“[With threading] you’re removing maybe 10 hairs, but let’s say everything in that line doesn’t need to come out,” Thompson says. “So now you’ve just taken away that whole line [of hair].” Brows aren’t just one, straight line, so a more tailored approach is key.
How frequently do you have to have your brows done?
In order to maintain your ideal shape, Thompson recommends having your brows done every three to four weeks. This is especially important if you’re working on growing out some parts of your brow organically; as it can help you maintain the shape (and stop you from accidentally removing any necessary hairs!).
Because of my previous eyebrow mishaps, Thompson recommended that I book at least three appointments upfront—about two months apart from each other—in order to allow my brows time to naturally fill themselves in and give the stylists more to work with in achieving my brows’ full ~potential~.
What else should you know about your brows?
When having your brows shaped professionally, it’s important to remember that a) your eyebrows *will* grow back and b) you have to give them time to do their thing. My former threading ladies were right—my eyebrows were uneven; because important hairs under and at the head of my brows had been “compromised,” a.k.a removed during one of my many previous threading appointments. The real issue? I—and my previous threaders—hadn’t given them time to gradually grow back. And it’s a process that can take a lot longer than you might think. “It’s a three- to five-year cycle,” Thompson says. So patience really is key.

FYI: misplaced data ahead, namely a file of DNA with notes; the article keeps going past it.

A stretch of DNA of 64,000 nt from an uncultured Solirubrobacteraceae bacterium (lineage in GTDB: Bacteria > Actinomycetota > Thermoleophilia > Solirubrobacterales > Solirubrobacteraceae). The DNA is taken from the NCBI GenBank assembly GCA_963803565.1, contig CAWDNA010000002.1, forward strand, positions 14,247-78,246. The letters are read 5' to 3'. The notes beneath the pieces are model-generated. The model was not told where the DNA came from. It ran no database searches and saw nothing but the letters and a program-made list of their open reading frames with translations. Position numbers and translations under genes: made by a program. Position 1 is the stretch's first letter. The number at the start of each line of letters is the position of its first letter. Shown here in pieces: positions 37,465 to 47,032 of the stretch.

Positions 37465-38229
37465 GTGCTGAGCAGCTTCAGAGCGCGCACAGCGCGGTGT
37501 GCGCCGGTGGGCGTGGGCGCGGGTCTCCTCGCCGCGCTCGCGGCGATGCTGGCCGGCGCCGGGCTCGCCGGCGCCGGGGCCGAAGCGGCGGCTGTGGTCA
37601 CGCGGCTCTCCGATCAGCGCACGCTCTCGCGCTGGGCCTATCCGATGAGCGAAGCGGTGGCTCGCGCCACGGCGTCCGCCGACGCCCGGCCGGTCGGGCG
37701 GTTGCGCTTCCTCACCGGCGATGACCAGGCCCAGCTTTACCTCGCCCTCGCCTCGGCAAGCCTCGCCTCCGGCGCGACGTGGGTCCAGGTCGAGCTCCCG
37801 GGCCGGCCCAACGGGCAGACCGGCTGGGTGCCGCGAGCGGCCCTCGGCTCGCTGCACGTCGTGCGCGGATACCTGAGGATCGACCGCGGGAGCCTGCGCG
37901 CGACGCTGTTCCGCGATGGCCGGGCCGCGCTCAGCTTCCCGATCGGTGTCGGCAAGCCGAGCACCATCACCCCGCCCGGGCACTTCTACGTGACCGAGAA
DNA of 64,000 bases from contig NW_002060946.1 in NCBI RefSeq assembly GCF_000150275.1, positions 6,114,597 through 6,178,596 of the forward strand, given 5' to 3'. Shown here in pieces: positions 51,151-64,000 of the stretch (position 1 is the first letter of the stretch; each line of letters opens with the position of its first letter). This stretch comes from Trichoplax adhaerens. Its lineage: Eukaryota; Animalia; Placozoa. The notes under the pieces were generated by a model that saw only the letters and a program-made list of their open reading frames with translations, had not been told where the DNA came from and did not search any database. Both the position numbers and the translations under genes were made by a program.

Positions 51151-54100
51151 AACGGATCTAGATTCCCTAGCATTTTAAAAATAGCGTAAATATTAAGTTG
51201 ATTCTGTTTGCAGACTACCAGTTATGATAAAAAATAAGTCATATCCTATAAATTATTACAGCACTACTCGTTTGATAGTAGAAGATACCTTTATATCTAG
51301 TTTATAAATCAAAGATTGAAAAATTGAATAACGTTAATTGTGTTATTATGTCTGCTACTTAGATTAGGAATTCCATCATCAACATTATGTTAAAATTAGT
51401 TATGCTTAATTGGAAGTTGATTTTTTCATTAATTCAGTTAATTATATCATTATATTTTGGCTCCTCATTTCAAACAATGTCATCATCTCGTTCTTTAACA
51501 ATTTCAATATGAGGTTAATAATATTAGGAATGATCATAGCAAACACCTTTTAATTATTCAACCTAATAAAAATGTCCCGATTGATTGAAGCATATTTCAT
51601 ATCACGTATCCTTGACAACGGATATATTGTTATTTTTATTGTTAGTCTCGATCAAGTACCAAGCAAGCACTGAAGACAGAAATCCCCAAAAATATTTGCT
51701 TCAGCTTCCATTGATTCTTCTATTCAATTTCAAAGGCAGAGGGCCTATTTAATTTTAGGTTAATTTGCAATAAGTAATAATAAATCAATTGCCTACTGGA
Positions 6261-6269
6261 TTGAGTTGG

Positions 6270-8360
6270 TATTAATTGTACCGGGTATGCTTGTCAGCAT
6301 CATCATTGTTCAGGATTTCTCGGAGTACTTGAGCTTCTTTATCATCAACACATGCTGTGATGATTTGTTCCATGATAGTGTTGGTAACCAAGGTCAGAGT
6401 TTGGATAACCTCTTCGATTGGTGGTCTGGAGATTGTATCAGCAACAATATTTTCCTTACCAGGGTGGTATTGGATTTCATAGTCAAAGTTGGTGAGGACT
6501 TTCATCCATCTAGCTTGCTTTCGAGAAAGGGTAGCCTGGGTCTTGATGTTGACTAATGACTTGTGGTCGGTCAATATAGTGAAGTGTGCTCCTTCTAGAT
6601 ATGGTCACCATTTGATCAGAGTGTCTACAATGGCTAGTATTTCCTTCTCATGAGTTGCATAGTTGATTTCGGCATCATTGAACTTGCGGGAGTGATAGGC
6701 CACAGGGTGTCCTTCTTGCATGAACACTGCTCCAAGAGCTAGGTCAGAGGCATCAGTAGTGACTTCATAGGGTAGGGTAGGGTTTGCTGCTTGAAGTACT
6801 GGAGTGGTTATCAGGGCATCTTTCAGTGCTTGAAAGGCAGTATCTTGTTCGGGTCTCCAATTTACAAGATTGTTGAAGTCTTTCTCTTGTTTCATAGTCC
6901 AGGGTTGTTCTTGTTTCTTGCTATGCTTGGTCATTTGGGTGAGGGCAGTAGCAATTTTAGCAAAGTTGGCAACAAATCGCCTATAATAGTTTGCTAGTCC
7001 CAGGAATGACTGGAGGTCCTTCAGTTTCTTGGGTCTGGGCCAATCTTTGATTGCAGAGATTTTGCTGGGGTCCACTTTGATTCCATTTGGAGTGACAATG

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How much does it cost to get perfect eyebrows?
The price depends on exactly where you go and the intensity of the mapping procedure. At The Brow House, a first time visit and brow tint (including consultation and your brow plan) is $60. If you just want to have your brows assessed and shaped, it’s $42. After that, follow-up maintenance appointments are $38, not including tinting. So, yes, a big jump from my $4 threading situation. While the price is a little steep, Thompson points out that what you’re paying for is a little different than your regular place. “What you pay for is continuity,” Thompson says of her clients. “We not only assess your brows when you come in, but we also take notes; so you have an actual profile here about your brows [that’s] based on our theory and informs the future and whether or not we’ll recommend microblading or shading.” And, Thompson says, when you pay that price, you’re paying for excellence—in both the training of the staff and the correction itself.